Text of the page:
Next: Linear Congruential Generators
Random Walks, Markov Chains and the Monte Carlo Method
Dr. Everett F. Carter Jr.
Taygeta Scientific Inc.
A look at some of the practical considerations when making calculations
based upon Monte Carlo type
methods.
- The kind of Monte Carlo calculation we will consider.
- Random number generation
- Pseudo-random numbers
- Quasi-random numbers
- Nonuniform distributions
- Monte Carlo integration with quasi-random numbers
- Solution to large linear algebra problems using Markov chains
- Generalization to solution of integral equations
- solving Fredholm integral equations of the second kind
The only good Monte Carlo is a dead Monte Carlo
Trotter & Tukey, 1954
The class of algorithms that solve problems probabilistically
are known by the (purposely) colorful name of Monte Carlo methods.
There are two types of Monte Carlo methods:
- Simple Monte Carlo -- The direct modeling of a random process.
(e.g. queueing problems).
- Sophisticated Monte Carlo methods recast deterministic problems
in probabilistic terms.
Anyone who considers arithmetical methods of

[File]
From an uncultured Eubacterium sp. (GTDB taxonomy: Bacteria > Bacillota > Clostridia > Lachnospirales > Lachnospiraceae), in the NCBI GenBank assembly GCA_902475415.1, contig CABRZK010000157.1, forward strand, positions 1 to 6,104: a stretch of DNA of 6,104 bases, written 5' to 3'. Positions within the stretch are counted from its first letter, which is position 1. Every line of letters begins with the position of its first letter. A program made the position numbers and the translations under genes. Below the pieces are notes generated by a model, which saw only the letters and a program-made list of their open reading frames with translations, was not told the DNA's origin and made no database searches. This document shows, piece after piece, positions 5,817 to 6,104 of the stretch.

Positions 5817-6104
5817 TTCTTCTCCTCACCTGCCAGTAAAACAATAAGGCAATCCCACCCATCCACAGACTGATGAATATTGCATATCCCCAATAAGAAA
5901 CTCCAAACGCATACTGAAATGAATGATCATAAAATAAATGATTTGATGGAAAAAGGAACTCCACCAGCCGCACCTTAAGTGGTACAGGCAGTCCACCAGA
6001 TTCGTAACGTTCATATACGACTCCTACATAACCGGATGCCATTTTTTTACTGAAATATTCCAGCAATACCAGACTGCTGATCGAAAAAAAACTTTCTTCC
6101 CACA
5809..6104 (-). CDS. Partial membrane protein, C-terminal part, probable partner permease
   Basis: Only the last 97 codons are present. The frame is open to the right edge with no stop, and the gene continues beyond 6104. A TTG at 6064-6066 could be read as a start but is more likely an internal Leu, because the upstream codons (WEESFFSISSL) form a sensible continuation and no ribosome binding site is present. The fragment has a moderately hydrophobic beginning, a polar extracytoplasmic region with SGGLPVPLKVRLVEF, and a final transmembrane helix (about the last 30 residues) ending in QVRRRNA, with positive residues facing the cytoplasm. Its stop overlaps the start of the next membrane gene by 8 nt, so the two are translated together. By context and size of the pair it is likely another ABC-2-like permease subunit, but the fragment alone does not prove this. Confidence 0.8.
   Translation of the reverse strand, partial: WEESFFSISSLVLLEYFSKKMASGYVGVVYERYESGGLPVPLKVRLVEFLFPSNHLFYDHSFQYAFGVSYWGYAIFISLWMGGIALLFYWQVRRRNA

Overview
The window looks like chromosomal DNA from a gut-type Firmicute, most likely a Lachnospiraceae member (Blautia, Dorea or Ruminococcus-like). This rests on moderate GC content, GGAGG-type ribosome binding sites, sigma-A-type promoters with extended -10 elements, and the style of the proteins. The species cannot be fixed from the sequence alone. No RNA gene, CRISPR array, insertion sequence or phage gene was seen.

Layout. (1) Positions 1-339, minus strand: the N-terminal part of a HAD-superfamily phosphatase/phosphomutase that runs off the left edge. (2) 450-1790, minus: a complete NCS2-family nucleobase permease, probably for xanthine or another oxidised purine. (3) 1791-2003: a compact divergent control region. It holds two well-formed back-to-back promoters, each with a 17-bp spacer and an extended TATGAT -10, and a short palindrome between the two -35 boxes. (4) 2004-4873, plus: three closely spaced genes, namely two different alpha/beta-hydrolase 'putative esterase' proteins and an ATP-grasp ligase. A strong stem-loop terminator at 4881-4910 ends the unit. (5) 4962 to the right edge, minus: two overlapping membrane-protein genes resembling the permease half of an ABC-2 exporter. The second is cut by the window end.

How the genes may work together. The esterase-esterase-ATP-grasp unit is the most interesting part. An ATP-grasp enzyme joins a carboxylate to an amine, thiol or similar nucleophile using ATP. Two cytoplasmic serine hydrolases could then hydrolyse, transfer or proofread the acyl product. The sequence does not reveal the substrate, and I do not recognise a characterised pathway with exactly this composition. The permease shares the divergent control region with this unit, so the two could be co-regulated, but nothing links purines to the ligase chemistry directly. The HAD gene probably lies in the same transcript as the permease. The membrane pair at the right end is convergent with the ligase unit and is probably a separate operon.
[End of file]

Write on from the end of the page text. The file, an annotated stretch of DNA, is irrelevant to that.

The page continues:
producing random digits is, of course,
in a state of sin.
John Von Neumann (1951)
There are many subtle problems that can occur and various
compromises have to be made in order to even pretend to generate random
numbers with a computer.
- A good random number generator must reasonably represent a known
probability distribution function (usually uniform over some finite domain).
- We do not want any built in trends, biases, or periodicities.
- We usually
do not the value generated at a given time to be correlated in any way
with previous values.
Use a trustworthy, long period random number generator.
The generator built in to your compiler is not trustworthy.
Skip Carter
Tue Jan 9 12:38:54 PST 1996